“X” by Sue Grafton
$28.95 / $34.95 Canada
by TERRI SCHLICHENMEYER
The months spent with your ex are better forgotten.
You don’t even like to think about them, in fact, and you rarely discuss them. That’s all in the past now, and best that it stay that way. Or is it? What if lessons learned from your ex back then can save the life of someone today? In the new book “X” by Sue Grafton, recovered memorabilia leads to an eXtra disturbing discovery.
Ruthie Wolinsky was at a total loss.
Recently widowed when her husband was murdered under shady circumstances, Ruthie was trying hard to clean up his paperwork and get rid of junk. She’d hired someone for the latter, but the former was trickier – made more so by the strange call from the IRS, asking for receipts from fifteen years ago.
Private investigator Kinsey Millhone had once worked with Ruthie’s late husband and though she was no fan of Pete Wolinsky, she adored Ruthie and agreed to help. As she waded through moldering boxes in search of old receipts, Kinsey remembered that Pete had been secretive so she wasn’t surprised to find a hidden envelope and an odd code. Pete had obviously been working on a case that he wanted kept quiet; that intrigued Kinsey, who hated unfinished messes.
What else could she do but complete his case – especially since she’d been stiffed by a client who’d lied to her from the start? The woman said her name was Hallie Bettancourt and that she was looking for someone she’d put up for adoption years before. Bettancourt had paid in cash, but the $100 bills were counterfeit and so was her name. It hadn’t been a big job, but Kinsey wanted her money.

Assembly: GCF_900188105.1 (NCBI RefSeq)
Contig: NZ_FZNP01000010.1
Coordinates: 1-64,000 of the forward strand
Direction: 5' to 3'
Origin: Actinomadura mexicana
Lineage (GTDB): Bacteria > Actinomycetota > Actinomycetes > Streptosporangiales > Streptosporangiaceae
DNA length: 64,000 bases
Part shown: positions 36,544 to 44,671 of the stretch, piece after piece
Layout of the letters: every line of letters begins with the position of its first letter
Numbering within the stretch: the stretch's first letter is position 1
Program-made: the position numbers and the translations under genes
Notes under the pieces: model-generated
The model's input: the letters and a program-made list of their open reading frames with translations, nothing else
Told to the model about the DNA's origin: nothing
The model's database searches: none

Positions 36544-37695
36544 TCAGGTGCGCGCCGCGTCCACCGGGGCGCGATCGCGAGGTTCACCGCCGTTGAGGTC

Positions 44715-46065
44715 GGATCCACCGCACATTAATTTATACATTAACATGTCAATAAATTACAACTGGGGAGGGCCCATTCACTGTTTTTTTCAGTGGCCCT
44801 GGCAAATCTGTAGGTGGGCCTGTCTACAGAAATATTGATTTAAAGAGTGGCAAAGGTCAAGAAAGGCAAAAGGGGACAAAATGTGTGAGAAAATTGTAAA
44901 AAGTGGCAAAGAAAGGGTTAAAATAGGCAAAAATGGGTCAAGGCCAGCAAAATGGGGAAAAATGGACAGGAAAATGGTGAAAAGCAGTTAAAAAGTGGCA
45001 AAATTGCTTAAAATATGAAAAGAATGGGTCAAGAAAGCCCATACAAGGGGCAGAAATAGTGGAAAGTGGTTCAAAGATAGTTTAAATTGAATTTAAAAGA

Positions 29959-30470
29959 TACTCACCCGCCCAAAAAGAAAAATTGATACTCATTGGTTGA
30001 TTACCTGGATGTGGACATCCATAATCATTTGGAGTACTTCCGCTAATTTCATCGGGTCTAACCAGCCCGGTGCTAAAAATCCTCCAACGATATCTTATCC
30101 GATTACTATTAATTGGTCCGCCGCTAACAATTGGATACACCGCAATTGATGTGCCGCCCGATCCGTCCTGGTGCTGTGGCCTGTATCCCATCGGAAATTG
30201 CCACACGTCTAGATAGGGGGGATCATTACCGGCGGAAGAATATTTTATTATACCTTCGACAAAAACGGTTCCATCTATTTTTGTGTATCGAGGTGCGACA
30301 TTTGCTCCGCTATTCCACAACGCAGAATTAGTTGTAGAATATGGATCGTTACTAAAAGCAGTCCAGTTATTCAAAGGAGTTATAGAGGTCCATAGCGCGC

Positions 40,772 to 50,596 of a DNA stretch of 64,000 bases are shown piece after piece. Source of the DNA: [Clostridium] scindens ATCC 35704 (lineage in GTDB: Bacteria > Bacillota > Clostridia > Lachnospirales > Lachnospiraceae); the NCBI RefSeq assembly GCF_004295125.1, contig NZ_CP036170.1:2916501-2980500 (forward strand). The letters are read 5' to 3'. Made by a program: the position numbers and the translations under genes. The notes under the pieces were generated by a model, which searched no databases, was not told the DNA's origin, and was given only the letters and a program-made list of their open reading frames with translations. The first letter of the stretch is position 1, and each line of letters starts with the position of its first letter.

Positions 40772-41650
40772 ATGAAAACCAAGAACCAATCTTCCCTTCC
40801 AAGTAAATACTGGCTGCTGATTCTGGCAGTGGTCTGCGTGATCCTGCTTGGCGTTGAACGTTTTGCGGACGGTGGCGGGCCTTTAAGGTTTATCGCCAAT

The code Pete had fashioned was easily broken – Kinsey’s landlord, Henry, loved doing cryptograms – but the names it yielded didn’t make sense. How could a woman long-dead be of any interest to anyone today? And how did Pete end up with a few old pictures and a Bible from a lifetime ago? Better question: why did someone else want them enough to threaten Kinsey on her own turf?
My very first thought while reading “X” came to me long before I’d even reached the middle of the first chapter: there’s a lot of filler in this novel. Readers – even those starting this series from here (and that’s okay, by the way) – don’t generally need a paragraph on the ingredients in bread or on making coffee.
I point this out because the whodunits you’ll find in this latest installment from author Sue Grafton are classic Millhone, but the padding becomes a distraction after awhile. I’m sure I’m not alone in thinking that those pages could have been more mystery and less mud to slog through.
And then again, you’ve read Grafton’s other twenty-four books (A through W and short stories). Can you stand to miss this one, the third-from-the-presumably-last? No… really, you know you can’t. This is the book mystery fans have been waiting for, and they may otherwise find “X” to be X-cellent.
Terri Schlichenmeyer is based in Wisconsin.